Former Chief Rabbi Lord Sacks told Radio 4’s Today Programme that “there is today almost no European country where Jews feel safe” due to rising anti-Semitism.
Speaking a few days after numerous Labour MPs spoke in the Commons about abuse they received from people who claimed to be supporters of Jeremy Corbyn, Rabbi Sacks bemoaned the presence of Jew-hatred in modern Britain.
He told listeners: “I’ve been doing Thought for the Day for thirty years but I never thought that in 2018 I would still have to speak about anti-Semitism. I was part of that generation, born after the Holocaust, who believed the nations of the world when they said: Never again.”
“But this week, there was an unprecedented debate about anti-Semitism in Parliament. Several MPs spoke emotionally about the abuse they’d received because they were Jews, or more scarily, because they’d fought anti-Semitism. According to the Community Security Trust, antisemitic incidents in Britain have risen to their highest level since record keeping began in 1984, at an average of 4 a day.
This is not the Britain I know and love.”
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The former chief rabbi reflected on the death of Mireille Knoll, an 85 year old Holocaust survivor, who was murdered in her apartment in Paris, because she was a Jew.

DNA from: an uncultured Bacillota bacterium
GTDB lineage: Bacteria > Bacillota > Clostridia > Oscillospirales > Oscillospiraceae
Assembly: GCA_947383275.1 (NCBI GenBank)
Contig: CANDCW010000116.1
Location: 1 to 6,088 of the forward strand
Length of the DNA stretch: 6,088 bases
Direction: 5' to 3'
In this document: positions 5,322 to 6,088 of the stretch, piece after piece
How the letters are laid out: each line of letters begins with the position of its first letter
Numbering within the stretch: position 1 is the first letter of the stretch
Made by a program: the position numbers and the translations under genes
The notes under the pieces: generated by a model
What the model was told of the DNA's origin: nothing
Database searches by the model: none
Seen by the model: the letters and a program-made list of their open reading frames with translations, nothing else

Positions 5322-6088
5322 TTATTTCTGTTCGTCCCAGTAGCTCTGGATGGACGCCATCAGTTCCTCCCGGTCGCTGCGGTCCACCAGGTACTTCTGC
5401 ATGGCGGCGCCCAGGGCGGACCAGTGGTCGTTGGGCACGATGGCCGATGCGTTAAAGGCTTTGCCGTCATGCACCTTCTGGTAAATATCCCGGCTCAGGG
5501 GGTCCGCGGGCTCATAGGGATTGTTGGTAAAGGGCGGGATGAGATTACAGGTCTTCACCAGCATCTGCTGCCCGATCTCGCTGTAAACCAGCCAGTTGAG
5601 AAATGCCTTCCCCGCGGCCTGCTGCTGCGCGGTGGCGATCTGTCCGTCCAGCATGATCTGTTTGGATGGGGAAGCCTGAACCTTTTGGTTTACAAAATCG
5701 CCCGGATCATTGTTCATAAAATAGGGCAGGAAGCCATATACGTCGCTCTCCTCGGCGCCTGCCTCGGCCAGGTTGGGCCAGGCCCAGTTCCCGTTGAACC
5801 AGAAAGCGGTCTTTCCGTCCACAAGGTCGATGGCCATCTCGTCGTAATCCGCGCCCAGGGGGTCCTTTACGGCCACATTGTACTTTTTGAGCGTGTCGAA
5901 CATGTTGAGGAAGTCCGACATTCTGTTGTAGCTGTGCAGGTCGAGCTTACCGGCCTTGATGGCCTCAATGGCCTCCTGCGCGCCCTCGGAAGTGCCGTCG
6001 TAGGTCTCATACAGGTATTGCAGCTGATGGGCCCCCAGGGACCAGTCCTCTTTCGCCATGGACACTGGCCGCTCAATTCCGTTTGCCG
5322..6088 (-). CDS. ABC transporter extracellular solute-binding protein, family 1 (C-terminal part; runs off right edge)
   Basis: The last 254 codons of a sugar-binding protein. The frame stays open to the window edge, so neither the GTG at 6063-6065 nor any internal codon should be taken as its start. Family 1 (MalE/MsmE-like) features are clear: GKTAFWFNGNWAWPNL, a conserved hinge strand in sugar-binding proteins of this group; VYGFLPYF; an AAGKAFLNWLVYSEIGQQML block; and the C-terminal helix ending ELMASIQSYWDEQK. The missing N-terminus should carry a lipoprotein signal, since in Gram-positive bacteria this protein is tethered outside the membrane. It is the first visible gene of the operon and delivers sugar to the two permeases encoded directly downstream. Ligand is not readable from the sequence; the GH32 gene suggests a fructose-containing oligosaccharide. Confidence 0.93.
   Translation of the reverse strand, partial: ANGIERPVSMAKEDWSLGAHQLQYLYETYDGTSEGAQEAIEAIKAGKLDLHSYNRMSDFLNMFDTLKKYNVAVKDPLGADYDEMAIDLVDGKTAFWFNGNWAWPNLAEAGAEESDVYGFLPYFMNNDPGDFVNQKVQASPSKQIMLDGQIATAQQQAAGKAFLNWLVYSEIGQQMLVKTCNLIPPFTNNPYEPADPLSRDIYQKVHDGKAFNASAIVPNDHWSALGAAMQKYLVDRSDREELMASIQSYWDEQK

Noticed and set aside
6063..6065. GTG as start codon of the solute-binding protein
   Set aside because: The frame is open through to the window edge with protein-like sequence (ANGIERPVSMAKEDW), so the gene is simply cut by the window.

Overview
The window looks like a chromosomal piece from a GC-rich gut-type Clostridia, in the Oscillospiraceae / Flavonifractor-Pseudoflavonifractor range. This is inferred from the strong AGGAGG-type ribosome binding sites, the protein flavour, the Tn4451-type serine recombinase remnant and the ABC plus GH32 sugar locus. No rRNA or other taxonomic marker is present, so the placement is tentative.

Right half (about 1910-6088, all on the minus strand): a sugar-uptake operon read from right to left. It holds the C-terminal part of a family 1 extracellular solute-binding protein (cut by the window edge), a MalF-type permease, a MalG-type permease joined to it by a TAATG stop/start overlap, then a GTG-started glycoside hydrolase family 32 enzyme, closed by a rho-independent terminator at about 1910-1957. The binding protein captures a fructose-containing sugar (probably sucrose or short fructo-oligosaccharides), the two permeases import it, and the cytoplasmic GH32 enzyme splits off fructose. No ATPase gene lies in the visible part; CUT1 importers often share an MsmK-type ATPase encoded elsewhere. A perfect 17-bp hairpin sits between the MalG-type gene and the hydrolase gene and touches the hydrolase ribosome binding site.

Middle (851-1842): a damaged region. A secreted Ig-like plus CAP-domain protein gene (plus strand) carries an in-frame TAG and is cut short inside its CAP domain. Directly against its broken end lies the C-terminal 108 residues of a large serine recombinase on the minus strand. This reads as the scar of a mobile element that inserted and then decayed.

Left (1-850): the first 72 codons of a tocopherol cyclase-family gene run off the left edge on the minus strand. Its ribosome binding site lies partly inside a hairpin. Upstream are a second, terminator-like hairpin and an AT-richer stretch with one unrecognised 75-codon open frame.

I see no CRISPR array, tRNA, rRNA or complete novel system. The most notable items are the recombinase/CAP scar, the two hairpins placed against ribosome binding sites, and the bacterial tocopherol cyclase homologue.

He said “there is today almost no European country where Jews feel safe, and this within living memory of the Holocaust.”
Rising anti-Semitism can be attributed to “the rise of political extremism on the right and left” he added, while “the appearance of anti-Semitism is always an early warning sign of a dangerous dysfunction within a culture”.
Concluding his address, he said that “all it takes for evil to flourish is for good people to do nothing. Today I see too many good people doing nothing and I am ashamed.”
— BBC Radio 4 Today (@BBCr4today) April 20, 2018
The religious leader, who was Chief Rabbi for 22-years up until 2013, said last month that he wouldn’t consider sitting down with Labour leader Jeremy Corbyn, due to claims he has failed to tackle anti-Semitism in the party.
Speaking to Jewish News, he said: “I would want to see clearer signs of resolute action by a party and its leader before I would even sit down with them full stop”, when it comes to tackling Jew-hatred.